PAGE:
THE ADULT, by Bronwyn Fischer
Bronwyn Fischer’s debut, “The Adult,” charts 18-year-old Natalie’s freshman year in college in Toronto. On arrival, Natalie’s first disappointment is the trees behind her dormitory. Thinking at first that they indicate a forest — like the trees of her remote, rural hometown, Temagami, Ontario — Natalie looks closer to find that “they had been planted narrowly together,” a uniformity lacking in depth and wildness. This introduces a string of more familiar undergraduate disappointments: the disquiet of a small-town introvert away from her parents for the first time; tenuous friendships forged through icebreakers and drinking games; wondering how she has ended up in classes with names like “Material Religion” and “Nature Poetry.”
Despite its staging as a campus novel, most of the plot unfolds off campus in the home of Nora, an older woman with whom Natalie becomes romantically involved. Nora is one of the significant adults in Natalie’s new life, but there’s also a young woman named Jones, her poetry professor, and Paul, the imaginary older boyfriend she invents to avoid telling her college friends she is queer. She meets Nora while sitting on a park bench, trying to write a nature poem for class. Nora is flirtatious, insistent, knowing. Their ensuing romance soon crystallizes into domestic coupledom, as Natalie often cancels plans with her peers to be with Nora, and later evades the question of where she’s been.
Through Natalie’s subtle but vivid narration, Fischer powerfully evokes the all-consuming force of a relationship confined to a private universe. Natalie sees Nora as omnipotent, fantasizing that her lover’s voice is powerful enough to intercept a streetcar’s automated announcements. “I wished that I was also an action of her body,” Natalie thinks. “Something that one of her thoughts might control.” “The Adult” is delicate in navigating Nora and Natalie’s various imbalances — age, power, wealth, experience. As the novel progresses, and secrets from Nora’s past begin to destabilize the present, Natalie’s chronic doubt and second-guessing begin to seem less an adolescent insecurity, and more like blunt intuition.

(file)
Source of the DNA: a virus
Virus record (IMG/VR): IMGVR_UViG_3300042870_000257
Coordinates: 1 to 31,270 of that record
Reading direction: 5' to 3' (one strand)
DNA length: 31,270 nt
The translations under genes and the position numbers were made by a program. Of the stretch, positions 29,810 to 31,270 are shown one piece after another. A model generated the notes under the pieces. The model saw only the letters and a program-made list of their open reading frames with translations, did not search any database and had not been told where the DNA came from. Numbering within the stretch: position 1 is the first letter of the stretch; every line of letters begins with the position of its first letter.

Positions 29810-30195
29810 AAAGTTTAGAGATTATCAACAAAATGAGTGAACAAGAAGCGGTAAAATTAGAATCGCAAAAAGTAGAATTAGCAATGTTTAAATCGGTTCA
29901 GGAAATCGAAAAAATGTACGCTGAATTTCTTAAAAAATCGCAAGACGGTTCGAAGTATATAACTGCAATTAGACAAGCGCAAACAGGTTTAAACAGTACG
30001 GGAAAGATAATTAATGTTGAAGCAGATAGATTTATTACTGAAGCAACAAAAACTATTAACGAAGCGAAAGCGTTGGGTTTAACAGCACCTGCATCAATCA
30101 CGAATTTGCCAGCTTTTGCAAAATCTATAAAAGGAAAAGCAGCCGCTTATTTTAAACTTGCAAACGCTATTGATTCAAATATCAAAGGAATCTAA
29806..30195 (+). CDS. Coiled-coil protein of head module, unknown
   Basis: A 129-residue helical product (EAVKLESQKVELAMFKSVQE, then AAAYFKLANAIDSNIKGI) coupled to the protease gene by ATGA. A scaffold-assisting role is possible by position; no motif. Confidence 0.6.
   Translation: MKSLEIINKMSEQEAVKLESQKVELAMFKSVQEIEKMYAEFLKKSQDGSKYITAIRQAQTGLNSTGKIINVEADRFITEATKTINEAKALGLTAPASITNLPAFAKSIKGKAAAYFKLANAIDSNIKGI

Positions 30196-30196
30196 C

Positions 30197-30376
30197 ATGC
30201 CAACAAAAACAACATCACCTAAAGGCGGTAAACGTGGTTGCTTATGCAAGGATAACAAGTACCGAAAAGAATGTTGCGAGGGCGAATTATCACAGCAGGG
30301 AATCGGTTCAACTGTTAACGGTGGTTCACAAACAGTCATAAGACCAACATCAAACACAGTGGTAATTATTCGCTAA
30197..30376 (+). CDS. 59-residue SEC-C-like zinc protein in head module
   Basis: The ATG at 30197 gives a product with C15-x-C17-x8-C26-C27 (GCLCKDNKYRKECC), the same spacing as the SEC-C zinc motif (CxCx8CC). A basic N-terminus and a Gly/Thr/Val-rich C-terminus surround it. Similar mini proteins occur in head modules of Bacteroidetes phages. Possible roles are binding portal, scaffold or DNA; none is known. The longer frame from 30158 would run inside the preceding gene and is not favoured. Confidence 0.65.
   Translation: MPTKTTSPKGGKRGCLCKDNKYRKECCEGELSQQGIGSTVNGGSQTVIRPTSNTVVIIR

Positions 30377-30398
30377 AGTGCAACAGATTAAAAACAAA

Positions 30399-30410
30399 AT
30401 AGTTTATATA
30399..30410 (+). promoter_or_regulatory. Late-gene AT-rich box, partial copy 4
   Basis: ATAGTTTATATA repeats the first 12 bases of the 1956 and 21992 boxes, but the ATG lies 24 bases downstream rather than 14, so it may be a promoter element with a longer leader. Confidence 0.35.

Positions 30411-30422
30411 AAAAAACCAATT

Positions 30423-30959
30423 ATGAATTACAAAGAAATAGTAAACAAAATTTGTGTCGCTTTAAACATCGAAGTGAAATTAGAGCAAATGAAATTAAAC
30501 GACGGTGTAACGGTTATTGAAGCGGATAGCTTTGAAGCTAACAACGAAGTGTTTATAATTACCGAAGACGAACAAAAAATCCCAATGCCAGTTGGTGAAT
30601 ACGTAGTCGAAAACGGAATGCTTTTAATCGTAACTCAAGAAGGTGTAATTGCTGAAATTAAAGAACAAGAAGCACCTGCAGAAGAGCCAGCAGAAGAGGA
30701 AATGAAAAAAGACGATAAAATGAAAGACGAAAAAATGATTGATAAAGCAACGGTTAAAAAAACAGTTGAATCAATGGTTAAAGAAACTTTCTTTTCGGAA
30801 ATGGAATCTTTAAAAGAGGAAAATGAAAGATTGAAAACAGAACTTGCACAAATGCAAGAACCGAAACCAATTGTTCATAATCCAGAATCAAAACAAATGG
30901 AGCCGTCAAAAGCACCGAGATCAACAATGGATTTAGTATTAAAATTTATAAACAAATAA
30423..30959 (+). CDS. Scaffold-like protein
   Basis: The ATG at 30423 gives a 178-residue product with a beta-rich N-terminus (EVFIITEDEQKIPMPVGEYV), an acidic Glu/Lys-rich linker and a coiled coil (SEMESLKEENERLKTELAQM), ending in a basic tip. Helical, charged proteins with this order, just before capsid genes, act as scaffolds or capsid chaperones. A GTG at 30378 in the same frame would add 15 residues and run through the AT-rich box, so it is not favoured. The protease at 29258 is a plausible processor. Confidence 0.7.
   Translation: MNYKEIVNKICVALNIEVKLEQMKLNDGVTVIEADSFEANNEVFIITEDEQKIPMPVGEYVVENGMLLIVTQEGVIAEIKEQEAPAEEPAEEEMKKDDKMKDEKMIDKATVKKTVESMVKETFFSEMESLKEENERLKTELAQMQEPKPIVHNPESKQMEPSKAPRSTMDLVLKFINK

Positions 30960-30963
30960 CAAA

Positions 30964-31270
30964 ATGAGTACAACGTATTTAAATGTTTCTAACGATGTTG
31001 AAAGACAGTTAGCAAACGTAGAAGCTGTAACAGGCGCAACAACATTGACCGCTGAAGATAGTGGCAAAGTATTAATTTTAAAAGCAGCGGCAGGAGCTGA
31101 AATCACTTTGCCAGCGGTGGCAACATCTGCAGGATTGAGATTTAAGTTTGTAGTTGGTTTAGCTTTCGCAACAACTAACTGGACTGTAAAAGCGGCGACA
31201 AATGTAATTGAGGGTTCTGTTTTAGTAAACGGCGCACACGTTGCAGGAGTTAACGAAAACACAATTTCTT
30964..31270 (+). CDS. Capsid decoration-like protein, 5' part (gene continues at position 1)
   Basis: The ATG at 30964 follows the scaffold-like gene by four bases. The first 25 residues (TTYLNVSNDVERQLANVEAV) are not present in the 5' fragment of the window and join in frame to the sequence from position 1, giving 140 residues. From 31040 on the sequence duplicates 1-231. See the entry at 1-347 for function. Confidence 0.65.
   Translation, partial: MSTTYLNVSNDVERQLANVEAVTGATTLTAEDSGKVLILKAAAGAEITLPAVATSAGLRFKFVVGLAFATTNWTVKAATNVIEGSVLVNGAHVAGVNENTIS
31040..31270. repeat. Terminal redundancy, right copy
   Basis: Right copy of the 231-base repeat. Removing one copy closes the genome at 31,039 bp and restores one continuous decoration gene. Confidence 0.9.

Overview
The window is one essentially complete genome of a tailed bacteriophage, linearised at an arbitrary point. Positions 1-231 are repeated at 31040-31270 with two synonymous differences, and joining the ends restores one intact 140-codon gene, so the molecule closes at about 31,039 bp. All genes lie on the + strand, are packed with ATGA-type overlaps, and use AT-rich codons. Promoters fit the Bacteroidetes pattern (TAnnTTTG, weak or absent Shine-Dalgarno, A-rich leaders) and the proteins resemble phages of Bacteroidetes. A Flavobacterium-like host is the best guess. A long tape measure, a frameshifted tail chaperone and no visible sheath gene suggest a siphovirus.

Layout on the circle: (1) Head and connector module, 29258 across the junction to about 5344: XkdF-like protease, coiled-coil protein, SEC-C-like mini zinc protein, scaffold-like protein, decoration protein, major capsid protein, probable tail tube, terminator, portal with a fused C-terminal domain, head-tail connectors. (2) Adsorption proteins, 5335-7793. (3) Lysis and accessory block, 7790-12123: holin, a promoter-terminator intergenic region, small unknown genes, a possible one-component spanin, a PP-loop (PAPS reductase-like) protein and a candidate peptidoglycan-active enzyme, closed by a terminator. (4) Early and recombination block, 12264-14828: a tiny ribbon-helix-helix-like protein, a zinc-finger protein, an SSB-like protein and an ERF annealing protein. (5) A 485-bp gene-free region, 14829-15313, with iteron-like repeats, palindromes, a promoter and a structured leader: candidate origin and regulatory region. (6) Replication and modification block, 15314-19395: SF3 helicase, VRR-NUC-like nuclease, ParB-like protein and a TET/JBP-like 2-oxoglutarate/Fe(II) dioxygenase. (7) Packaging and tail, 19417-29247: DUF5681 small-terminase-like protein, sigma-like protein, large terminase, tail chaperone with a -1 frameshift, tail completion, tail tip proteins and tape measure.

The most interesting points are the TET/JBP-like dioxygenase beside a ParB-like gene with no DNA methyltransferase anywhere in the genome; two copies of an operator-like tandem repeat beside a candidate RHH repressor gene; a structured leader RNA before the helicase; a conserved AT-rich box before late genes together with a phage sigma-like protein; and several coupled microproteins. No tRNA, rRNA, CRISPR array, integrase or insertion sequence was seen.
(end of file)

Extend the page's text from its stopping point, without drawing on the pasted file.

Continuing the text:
While this brimming tension almost makes “The Adult” an understated thriller, the novel’s quieter intrigue exists in the articulation — or disarticulation — of the awakening of queer desire. Early on in her poetry class, Natalie is captivated by Jones’s evocation of an unbridgeable but fertile gap between life and language, worlds and words: in the professor’s words, “the difference between what we wish to express and what we are able to express.”
Natalie often seems ill at ease in language, but her queerness has made her a fast translator of a heteronormative world. While scouring the internet for advice about dating an older woman, she seamlessly transposes herself into the search results, which assume she is a young man; later, she imagines Nora as the “he” of an article titled, “32 Signs He Loves You Without Saying It.” When friends assume her secret lover is a man, Natalie’s spontaneous substitution of Nora with “Paul” seems to have less to do with her capacity to lie and more to do with the ways in which queerness is so often forced to exist at an oblique angle to heteronormative assumptions.
In this context, Jones’s poetry class becomes significant, prompting Natalie to question her received ways of looking at the world, and encouraging her to seek different articulations of herself in relation to her environment. Natalie watches a video interview with her professor, a well-known poet, in which she says that “historically, queer figures have used flowers as identity markers,” like Oscar Wilde’s green carnation, and that we can’t fully understand nature without understanding nonbinary states of being. Nora may be Natalie’s first adult partner, but the reader senses it’s also Jones’s class that pulls the protagonist toward something like adulthood. Toward the end of the novel, Natalie’s observations of the natural world — pink and purple flowers, her own shadow — point her to a queer ecology of possibility and potentiality: “I think, everywhere, there is a hint of who you are becoming.”
Daisy Lafarge is the author, most recently, of the novel “Paul,” and of the poetry collection “Life Without Air.”
THE ADULT | By Bronwyn Fischer | 305 pp. | Algonquin Books of Chapel Hill | $27
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